Portland City Council adopts new election system that will lead to vigorous voter education campaign

Press Release
Oregon was the first state to establish vote-by-mail elections in 1998; now Portland becomes Oregon’s third jurisdiction to conduct elections using ranked-choice voting beginning in November 2024. 
Published

Portland, Ore. – Today, April 19, 2023, Portland City Council formally voted to implement several new election rules when Portlanders cast their ballot for the November 2024 election.  The council vote certifies ranked-choice voting for Portland’s candidate election contests beginning in November 2024. Wednesday’s unanimous council vote was required to formalize ranked-choice voting and other city election code updates. 

Last week, City officials, the Multnomah County Elections Director, and Ranked Choice Voting Resource Center (a national expert on ranked-choice voting), joined Portlanders for public testimony that led to the adoption of the new Code Chapter 2.08 - Election of Candidates

The most significant changes are the: 

  • Elimination of the primary election for candidates.  

  • Elimination of special elections to fill council vacancies. 

  • Implementation of ranked-choice voting to elect the mayor, the auditor and 12 city councilor positions, with three per each new geographic district. 

City of Portland’s Interim Elections Officer, Becky Lamboley, stated, "We are eager to deliver on the changes approved by voters to our election system and grateful for a strong partnership between local and national experts to implement them in advance of the November 2024 election.” 

Today’s historic vote also marks the start of a robust voter education campaign to ensure that voters understand the new election methods and how to fill out their ballot.   

Portland will become the third jurisdiction in Oregon to implement ranked-choice voting, following Benton County, which adopted ranked-choice voting in 2016 and implemented it for the 2020 election and Corvallis, which adopted and used ranked-choice voting in the 2022 election. Nearby cities, including San Francisco, Berkeley and Oakland currently use ranked-choice voting.  

“The League of Women Voters of Portland supports the election code prepared in a comprehensive team effort by attorneys and election officials from Multnomah County and the City of Portland,” said Debbie Kaye, President, League of Women Voters of Portland. “It draws on ranked-choice voting election data research from across the country and is reinforced by testimony from Portlanders over the past month.”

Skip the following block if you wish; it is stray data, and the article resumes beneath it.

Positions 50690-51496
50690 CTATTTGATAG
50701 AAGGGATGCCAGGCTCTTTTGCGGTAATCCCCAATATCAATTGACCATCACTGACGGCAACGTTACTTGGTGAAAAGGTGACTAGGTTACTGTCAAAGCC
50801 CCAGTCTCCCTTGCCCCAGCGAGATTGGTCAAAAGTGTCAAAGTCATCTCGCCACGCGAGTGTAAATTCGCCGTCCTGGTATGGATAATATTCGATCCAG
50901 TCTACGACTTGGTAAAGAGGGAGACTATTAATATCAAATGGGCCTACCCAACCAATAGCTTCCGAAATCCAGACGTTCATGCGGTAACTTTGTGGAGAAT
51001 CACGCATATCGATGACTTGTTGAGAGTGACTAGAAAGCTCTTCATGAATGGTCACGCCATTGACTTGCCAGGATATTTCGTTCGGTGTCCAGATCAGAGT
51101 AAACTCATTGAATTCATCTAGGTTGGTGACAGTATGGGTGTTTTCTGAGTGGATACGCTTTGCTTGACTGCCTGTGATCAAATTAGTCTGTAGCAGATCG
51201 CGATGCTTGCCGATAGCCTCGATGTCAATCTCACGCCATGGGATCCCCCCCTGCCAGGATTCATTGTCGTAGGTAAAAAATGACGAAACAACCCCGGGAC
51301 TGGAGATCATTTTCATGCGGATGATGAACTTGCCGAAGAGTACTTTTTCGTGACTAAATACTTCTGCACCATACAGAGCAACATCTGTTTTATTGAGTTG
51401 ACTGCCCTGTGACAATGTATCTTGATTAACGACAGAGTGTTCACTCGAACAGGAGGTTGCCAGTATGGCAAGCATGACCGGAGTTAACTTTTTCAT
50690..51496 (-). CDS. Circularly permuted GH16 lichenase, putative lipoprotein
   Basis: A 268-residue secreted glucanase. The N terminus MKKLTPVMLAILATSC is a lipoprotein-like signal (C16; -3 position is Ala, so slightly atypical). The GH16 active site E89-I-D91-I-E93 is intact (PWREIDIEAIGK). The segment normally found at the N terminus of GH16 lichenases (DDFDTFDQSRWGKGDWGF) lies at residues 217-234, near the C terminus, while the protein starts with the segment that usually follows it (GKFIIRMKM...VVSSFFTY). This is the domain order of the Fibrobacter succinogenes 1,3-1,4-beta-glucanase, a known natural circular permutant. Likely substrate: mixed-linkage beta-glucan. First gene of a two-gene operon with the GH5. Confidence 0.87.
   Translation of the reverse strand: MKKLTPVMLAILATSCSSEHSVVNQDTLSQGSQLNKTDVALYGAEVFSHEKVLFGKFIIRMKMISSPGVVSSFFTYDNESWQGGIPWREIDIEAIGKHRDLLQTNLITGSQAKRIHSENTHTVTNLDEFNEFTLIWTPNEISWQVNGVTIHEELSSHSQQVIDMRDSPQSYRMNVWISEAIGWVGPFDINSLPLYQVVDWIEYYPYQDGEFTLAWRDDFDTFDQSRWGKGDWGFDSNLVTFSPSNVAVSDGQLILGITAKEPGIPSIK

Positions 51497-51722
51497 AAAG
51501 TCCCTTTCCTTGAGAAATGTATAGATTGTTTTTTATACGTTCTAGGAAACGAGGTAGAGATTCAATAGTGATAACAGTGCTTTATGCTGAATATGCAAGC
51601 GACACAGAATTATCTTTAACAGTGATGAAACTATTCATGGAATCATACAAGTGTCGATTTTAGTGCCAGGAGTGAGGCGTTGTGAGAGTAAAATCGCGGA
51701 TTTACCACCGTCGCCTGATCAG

Portland’s new elections method eliminates the primary, allowing our elected officials to be selected in the November election where the most voters participate.  

Currently, special elections can be called to fill a vacancy for council members. Moving forward, any council vacancies will be filled by remaining council members holding a vote, or in the next general election.​ Special elections can still be called for ballot measures, just not for candidate elections.  

Portland’s first election using ranked-choice voting 

This is what the voting experience will look like for Portland voters:  

  • Voters will receive a ballot in the mail like usual.  
  • The ballot will have a new grid design to allow for the ranking process.
  • Voters will prioritize (or rank) their top six candidates for each contest on the ballot. Voters may rank fewer candidates if they prefer.
  • Voters will return their ballots in the mail or at Official Ballot Drop Sites, as usual.  

Details about additional election guidelines can be found on our website FAQ.  

Multnomah County’s role to update the election system for ranked-choice voting 

​In Oregon, counties are tasked with preparing ballots and conducting elections. ​For ranked-choice voting, the Multnomah County Elections Office anticipates a grid-style ballot design.  

​Multnomah County will manage three elements of the election system that are changing, including: the voting system software, the ballot design, and the reporting of election results. The County publishes unofficial election results and updates beginning on Election Night. 

Ranked-choice voting will also require tabulation of vote data from all three counties where City of Portland voters reside: Multnomah, Clackamas, and Washington. Multnomah County is not only coordinating with the City of Portland, but also with Washington and Clackamas Counties, and the Secretary of State’s Office regarding results reporting, as well as ballot design. 

​Multnomah County will continue to use certified voting system software from a third-party vendor to design and tabulate ballots. ​Multnomah County Elections is working with its vendor, Clear Ballot, to update the software to meet the City’s ranked-choice voting specifications as well as certification standards that meet federal and state standards prior to the November 2024 election. ​ 

Nonprofits and private firms have until May 3 to submit proposals to lead Portland’s voter education campaign  

The City of Portland is seeking proposals from qualified individuals, teams, organizations, or firms to create and coordinate a citywide voter education, partnership, and outreach plan. The focus is on hard-to-reach voters. 

The plan will work to implement and align community efforts to educate Portlanders about ranked-choice voting and district-based elections ahead of the November general 2024 election. The plan also includes managing sub-grants to community partners who will administer voter education and outreach. The total RFP value is approximately $675,000.  

Proposals are due on Wednesday, May 3, 2023. For more information, find the RFP by using the keywords “voter education” on the City’s BuySpeed page. 

Charter Transition Resources